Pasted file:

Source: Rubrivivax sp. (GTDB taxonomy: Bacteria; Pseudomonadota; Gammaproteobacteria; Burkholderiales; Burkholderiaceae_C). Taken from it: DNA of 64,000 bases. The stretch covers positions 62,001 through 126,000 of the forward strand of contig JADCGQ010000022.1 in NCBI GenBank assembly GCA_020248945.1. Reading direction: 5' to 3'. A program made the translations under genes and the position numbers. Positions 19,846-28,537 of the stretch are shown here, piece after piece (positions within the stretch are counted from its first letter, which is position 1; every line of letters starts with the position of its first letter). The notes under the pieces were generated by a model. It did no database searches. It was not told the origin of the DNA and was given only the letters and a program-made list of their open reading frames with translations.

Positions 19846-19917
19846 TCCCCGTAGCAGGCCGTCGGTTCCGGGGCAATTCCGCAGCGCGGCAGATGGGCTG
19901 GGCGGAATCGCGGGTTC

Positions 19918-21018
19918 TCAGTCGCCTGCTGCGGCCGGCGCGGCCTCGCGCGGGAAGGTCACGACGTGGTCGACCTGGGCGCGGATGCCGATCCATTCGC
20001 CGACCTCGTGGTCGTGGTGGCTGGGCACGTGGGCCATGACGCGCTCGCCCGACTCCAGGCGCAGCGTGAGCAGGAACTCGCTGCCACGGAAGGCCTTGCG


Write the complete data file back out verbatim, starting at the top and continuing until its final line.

Source: Rubrivivax sp. (GTDB taxonomy: Bacteria; Pseudomonadota; Gammaproteobacteria; Burkholderiales; Burkholderiaceae_C). Taken from it: DNA of 64,000 bases. The stretch covers positions 62,001 through 126,000 of the forward strand of contig JADCGQ010000022.1 in NCBI GenBank assembly GCA_020248945.1. Reading direction: 5' to 3'. A program made the translations under genes and the position numbers. Positions 19,846-28,537 of the stretch are shown here, piece after piece (positions within the stretch are counted from its first letter, which is position 1; every line of letters starts with the position of its first letter). The notes under the pieces were generated by a model. It did no database searches. It was not told the origin of the DNA and was given only the letters and a program-made list of their open reading frames with translations.

Positions 19846-19917
19846 TCCCCGTAGCAGGCCGTCGGTTCCGGGGCAATTCCGCAGCGCGGCAGATGGGCTG
19901 GGCGGAATCGCGGGTTC

Positions 19918-21018
19918 TCAGTCGCCTGCTGCGGCCGGCGCGGCCTCGCGCGGGAAGGTCACGACGTGGTCGACCTGGGCGCGGATGCCGATCCATTCGC
20001 CGACCTCGTGGTCGTGGTGGCTGGGCACGTGGGCCATGACGCGCTCGCCCGACTCCAGGCGCAGCGTGAGCAGGAACTCGCTGCCACGGAAGGCCTTGCG